In practice, structural engineers use computer modeling and simulation software to calculate critical damping coefficients for specific projects. They input the structural properties, such as mass and stiffness, and assess the damping requirements based on the intended use and environmental conditions.

Factors Affecting Critical Damping in Structural Systems

The critical damping coefficient in structural systems is not solely determined by the mass and stiffness of the structure. Several other factors come into play, influencing the level of damping required for optimal performance and safety. Here, we delve into these additional factors:

  • Material Properties:

The choice of materials used in the construction of a structure significantly affects its damping characteristics.

Different materials have varying levels of inherent damping.

For example, concrete tends to have higher internal damping than steel. Engineers must consider the damping properties of materials when designing structures.

  • Environmental Conditions:

The environmental conditions in which a structure is located can have a substantial impact on its damping requirements.

Structures in regions prone to high winds, seismic activity, or extreme temperature fluctuations may need higher levels of damping to withstand these environmental challenges.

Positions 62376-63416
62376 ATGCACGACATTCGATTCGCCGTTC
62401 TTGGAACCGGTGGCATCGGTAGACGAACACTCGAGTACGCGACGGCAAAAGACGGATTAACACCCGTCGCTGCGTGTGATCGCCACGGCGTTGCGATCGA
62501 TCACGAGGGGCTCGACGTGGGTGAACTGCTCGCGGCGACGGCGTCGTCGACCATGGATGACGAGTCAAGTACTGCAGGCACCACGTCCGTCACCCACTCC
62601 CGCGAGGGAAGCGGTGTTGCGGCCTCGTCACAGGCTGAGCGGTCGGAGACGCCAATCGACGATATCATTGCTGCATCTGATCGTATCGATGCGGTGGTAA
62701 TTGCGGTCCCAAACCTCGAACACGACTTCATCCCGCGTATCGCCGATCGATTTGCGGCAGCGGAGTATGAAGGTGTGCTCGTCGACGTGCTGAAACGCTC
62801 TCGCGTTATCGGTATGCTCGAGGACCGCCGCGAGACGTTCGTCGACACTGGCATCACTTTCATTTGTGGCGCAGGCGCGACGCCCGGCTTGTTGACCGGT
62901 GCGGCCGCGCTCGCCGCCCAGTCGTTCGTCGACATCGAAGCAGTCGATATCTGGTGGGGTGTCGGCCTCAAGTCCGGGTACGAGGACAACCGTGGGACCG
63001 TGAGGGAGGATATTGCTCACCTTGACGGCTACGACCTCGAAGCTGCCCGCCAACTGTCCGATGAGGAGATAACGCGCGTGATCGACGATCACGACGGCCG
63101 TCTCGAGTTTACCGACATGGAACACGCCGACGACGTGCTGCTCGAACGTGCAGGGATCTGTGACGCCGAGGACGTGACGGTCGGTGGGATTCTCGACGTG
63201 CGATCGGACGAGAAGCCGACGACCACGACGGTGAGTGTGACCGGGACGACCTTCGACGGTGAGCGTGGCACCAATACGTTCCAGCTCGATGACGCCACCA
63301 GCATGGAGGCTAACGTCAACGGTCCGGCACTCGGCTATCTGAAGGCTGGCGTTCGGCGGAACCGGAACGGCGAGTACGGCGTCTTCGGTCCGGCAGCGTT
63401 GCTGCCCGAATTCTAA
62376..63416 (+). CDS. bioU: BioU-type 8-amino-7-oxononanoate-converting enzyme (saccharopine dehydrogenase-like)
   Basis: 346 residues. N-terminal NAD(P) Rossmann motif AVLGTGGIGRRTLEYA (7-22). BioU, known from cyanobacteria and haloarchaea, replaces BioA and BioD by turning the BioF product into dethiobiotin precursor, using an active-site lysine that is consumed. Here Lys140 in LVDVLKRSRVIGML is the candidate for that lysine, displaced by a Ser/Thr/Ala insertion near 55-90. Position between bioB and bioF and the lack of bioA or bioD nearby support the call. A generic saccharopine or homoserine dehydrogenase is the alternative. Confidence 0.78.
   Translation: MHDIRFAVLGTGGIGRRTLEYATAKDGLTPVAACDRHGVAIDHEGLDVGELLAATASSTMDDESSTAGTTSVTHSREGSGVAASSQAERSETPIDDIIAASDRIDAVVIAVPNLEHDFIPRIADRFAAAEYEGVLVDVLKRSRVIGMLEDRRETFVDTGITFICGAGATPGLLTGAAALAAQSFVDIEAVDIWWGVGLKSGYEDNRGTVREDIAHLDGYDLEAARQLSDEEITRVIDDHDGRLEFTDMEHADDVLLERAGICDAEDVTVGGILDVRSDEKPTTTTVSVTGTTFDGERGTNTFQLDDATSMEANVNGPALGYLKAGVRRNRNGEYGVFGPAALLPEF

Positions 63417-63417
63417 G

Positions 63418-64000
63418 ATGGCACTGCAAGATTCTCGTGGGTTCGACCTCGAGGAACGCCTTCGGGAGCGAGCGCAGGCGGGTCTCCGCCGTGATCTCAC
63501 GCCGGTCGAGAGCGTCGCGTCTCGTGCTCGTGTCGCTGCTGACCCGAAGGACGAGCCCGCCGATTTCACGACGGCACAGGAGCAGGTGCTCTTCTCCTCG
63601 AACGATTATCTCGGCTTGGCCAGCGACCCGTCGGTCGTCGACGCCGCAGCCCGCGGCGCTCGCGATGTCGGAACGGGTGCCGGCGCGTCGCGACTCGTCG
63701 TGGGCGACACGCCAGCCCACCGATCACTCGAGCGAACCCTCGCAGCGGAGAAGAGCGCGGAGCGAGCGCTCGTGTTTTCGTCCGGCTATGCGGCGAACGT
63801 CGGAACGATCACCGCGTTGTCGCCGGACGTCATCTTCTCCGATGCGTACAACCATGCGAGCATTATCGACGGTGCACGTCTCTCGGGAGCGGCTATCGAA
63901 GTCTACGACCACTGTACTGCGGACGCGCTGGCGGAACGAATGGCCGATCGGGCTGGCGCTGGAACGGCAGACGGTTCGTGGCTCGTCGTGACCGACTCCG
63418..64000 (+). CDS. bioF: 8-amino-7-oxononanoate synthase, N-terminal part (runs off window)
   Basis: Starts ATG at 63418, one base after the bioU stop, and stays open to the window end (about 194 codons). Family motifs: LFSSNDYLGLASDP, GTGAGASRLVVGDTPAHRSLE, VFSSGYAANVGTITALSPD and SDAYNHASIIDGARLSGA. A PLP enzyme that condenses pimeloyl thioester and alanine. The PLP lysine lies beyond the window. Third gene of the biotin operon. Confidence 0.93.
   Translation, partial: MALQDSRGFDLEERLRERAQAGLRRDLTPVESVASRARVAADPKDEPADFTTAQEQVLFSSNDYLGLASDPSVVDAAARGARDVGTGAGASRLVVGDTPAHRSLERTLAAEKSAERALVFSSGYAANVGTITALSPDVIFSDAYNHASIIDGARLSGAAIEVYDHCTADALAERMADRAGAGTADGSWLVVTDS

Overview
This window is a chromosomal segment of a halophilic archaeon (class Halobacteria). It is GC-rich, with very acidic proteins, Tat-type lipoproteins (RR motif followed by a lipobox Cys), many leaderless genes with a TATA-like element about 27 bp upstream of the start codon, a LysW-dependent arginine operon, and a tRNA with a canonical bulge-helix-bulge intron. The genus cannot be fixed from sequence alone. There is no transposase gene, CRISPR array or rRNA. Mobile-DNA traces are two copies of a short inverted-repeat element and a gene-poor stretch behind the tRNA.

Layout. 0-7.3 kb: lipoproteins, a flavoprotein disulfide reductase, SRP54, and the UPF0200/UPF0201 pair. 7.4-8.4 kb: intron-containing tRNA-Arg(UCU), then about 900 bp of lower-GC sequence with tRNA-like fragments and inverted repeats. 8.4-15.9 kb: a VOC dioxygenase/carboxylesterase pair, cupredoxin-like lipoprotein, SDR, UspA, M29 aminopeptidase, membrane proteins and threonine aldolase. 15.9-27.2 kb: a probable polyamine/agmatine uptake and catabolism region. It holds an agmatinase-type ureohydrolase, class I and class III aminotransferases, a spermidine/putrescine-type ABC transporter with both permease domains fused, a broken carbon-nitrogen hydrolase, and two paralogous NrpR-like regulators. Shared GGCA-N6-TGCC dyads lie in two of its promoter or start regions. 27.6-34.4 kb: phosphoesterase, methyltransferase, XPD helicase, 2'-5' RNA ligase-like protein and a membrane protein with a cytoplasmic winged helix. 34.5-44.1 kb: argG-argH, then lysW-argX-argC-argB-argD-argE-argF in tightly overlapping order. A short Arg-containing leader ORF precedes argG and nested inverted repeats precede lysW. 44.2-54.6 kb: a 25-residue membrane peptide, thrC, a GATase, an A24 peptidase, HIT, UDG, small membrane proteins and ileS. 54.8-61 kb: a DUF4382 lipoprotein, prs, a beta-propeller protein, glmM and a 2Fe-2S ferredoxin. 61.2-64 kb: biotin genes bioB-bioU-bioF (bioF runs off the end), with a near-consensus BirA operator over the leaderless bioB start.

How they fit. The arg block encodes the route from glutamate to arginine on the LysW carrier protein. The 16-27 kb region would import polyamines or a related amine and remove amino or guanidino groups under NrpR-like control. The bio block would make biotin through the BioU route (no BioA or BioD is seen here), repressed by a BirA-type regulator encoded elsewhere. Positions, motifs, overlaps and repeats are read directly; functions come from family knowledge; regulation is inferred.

• Structural Geometry:

The geometry and shape of a structure can affect its natural frequencies and, consequently, its damping requirements.

Complex or irregularly shaped structures may have different damping needs compared to simpler, more symmetric designs.

  • Occupancy and Use:

The intended use of a structure is a crucial factor in determining its damping needs.

For instance, a residential building may have different damping requirements than a hospital or a laboratory. The comfort and safety of occupants must be considered when setting damping levels.

  • Dynamic Loading Conditions:

The type and magnitude of dynamic loads a structure is subjected to can vary widely. For example, a skyscraper in an earthquake-prone area must account for seismic forces, while a bridge may need to withstand dynamic loads from heavy traffic.

Engineers must tailor damping levels to address these specific loading conditions.

  • Foundation Characteristics:

The foundation on which a structure rests can influence its damping requirements.

The type of soil, its stiffness, and its ability to dissipate energy can affect how a structure responds to dynamic forces. Engineers consider soil-structure interaction when determining damping coefficients.

  • Aging and Maintenance:

As structures age, their damping characteristics may change. Material properties can degrade over time, and maintenance practices can impact damping elements such as bearings and dampers. Regular inspections and maintenance are essential to ensure that damping remains effective.